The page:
What’s The Best Diet for Your Brain
It’s really hard for me to resist. Call it my guilty pleasure. When I find myself in a position where fast food is the best option, I have no problem rolling up to McDonald’s.
Yes, I know the food is horrible for you. And some might call McDonald’s the Satan of fast food. But when I take a look at that dollar menu, it doesn’t take long to make a decision. BOOM!
“Double Cheeseburger, please.”
Okay, okay….fine. I usually order two. But normally, I don’t have a habit of rolling up to a drive thru unless it’s a special occasion. And I still have a momentary pang of guilt about how this is probably some of the worst food I can eat. But two minutes later when I’m scarfing down the burgers, I tend to forget how bad it is for me.
We all know diet is a big part of being healthy. Today we are constantly caught between the increasing convenience of fast food and the knowledge of how bad it is for our health.
What you eat can have a big effect on your life. It’s been linked to cancer, cardiovascular health, energy levels, and stroke. But can what you eat affect your brain health? A kind of brain diet, so to speak? In fact, there is some solid evidence that says there just might be.
The Winner is…
So what seems to be the best diet for your brain?
The Mediterranean diet.
Some of you may be surprised, others maybe not. It gets a fair amount of press in the media for its many benefits. The exciting thing is that – scientifically – researchers have just upped their game when proving its mental benefits. It has officially gone from less hype to more real.
You see, a lot of studies previously have been what scientists call “observational”. This is pretty normal when researching long term health benefits. It’s a less expensive and far more convenient way to conduct studies. But it’s harder to draw concrete conclusions and test variables from these types of studies. Mostly because you can only “observe” changes in the data, instead of testing cause and effect.
While the evidence for the Mediterranean Diet is favorable, there’s a more convincing research method.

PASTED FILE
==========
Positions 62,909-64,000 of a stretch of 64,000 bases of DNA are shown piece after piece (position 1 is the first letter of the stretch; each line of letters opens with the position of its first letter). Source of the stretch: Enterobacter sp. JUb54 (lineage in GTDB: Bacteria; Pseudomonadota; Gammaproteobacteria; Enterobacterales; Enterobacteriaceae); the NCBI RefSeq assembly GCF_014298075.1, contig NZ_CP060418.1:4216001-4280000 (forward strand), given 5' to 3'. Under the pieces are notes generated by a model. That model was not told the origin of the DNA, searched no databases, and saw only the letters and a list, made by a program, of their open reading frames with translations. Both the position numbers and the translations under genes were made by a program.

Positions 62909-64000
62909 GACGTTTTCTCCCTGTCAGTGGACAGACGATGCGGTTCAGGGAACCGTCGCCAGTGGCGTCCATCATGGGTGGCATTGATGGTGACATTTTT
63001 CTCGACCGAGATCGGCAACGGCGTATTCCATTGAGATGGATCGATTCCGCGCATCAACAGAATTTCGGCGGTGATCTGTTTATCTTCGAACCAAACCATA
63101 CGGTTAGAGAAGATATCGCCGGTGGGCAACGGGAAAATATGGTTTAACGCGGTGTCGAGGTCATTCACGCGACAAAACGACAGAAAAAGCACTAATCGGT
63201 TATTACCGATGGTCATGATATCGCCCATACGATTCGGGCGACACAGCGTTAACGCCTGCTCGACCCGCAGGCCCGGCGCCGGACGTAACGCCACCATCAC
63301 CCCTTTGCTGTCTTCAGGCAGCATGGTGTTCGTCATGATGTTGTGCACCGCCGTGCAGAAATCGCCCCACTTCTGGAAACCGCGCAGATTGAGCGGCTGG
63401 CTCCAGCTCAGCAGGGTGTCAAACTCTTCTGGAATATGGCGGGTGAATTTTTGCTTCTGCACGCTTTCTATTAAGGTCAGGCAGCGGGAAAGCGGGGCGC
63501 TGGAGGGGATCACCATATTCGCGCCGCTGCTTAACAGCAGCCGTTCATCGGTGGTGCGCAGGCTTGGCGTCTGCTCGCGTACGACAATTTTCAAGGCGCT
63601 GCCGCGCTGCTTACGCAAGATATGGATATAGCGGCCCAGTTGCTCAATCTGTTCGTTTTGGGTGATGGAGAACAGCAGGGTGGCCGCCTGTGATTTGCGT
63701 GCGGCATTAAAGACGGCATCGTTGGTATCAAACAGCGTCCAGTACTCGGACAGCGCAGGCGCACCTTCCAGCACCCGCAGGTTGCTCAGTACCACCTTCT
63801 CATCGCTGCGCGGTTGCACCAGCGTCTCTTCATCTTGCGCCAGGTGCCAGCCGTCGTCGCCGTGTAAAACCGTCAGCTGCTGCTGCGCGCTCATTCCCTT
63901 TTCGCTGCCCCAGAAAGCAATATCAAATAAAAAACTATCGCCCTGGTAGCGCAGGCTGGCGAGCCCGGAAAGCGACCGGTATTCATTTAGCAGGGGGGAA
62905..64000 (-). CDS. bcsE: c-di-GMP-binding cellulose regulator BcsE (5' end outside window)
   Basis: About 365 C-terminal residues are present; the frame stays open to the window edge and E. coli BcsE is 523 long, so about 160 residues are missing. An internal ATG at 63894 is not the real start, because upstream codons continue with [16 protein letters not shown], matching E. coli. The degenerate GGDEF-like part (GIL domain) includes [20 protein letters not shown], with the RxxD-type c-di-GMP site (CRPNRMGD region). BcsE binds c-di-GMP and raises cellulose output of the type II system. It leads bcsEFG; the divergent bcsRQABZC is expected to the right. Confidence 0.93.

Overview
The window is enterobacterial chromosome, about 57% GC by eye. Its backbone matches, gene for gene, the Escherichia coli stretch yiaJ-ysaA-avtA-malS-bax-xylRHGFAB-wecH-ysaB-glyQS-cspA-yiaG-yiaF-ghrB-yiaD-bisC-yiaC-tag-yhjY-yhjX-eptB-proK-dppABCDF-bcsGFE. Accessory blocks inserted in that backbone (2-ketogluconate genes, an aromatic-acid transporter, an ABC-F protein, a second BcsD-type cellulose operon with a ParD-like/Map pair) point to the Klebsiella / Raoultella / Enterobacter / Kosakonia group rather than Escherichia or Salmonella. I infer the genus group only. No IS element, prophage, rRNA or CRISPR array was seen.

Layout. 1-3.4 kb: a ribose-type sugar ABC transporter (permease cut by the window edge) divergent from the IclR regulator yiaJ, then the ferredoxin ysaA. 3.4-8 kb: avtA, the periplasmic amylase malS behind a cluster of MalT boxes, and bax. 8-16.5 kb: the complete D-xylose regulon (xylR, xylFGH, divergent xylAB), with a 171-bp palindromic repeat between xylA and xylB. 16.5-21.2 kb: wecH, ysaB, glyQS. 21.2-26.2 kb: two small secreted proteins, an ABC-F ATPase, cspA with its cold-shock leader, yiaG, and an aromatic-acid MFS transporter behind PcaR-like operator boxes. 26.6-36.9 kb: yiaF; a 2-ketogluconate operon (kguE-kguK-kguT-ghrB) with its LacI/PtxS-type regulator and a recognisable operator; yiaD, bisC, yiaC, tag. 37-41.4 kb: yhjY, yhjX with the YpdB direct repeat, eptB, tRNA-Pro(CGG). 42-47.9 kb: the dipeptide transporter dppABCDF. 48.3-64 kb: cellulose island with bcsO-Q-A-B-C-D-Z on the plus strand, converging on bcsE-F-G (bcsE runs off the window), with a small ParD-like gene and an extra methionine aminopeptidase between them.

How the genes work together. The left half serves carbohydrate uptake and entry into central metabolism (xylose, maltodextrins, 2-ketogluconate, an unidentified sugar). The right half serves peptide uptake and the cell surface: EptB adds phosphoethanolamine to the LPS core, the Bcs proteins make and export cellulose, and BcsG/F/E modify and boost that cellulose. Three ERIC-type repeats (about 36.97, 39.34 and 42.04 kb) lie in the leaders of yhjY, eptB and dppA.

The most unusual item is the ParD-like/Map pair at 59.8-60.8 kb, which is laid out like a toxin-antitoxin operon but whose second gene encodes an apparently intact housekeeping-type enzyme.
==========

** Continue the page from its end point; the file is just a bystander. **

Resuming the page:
A study type called “Randomized Clinical Trial” – RCT for short – is the gold standard for scientific evidence. It’s less open to interpretation and more strict in it’s methods. And that’s exactly what researchers did.
A study published in May 2015 looked at the Mediterranean diet and its relation to cognitive decline. They took 447 cognitively healthy volunteers and studied them over 6 years. They were split randomly into three groups and prescribed different diets. One group was assigned a Mediterranean diet with mixed nuts, another a Mediterranean diet with extra virgin olive oil, and the last group was given advice to reduce dietary fat.
The participants were also measured on 6 different cognitive measures. The researchers tested for memory, attention, and other executive functions.
The researchers found some differences between the different diets.
Memory was stronger in the participants who were on the Mediterranean diet with mixed nuts. But for attention and executive functions it was the Mediterranean diet with olive oil. It was also the olive oil group that had stronger measures of global cognition.
The authors of the study said that these results most likely come from the large amount of anti-oxidants and anti-inflammatory agents found in the nuts and olive oil.
What’s in the Mediterranean Diet
Some of you might be curious what the Mediterranean diet consists of. So here’s a quick primer.
Basically the Mediterranean diet emphasizes several types of foods. Lots of fresh vegetables, legumes, and fruits. A moderate intake of dairy products – usually yogurts and cheeses. For meat, it’s mostly fish and other types of seafood. Red meat and poultry is usually consumed in low amounts.
It’s also characterized by a moderate amount of wine intake. Don’t get too excited there, that usually means like a glass a day.
Also a high consumption of olive oil is a key characteristic of the Mediterranean diet.
Diet is a Four Letter Word
I’m not a huge fan of the word “diet”. Mostly because it’s associated with temporarily trying out the newest eating trend. And usually done in the hopes of weight loss. It’s almost always short lived and people rarely find it successful.
Diet, in this article, describes a lifestyle of food choices. Really, that’s how healthy eating should be viewed. Not something temporary. This study is just another shining example of how it’s the long term choices that will lead to real brain health. A theme I talk about regularly here at TheBrainflux.
It’s also important to note that there wasn’t an improvement in mental abilities – as some news articles are suggesting in the media. Rather the results reflect a slowing of cognitive decline. So keep in mind that the Mediterranean diet doesn’t show results the next morning. And it’s not likely you’ll be walking around talking about the intricacies or shortcomings of the theory of relativity.
One Step at a Time
One study is never a definitive answer, but this gives us clues to how diet affects your brain health. Nutrition is a complex beast and there’s lots of moving parts. So this might be just one piece of the puzzle, but it’s a helpful one. I may cover some tips on preparing Mediterranean meals and snacks in a later article, so stay tuned.
If you want more great tips and news about brain health, I encourage you to sign up for TheBrainflux newsletter. And if you found the article interesting, feel free to share with others!
Image Credit: Ars Electronica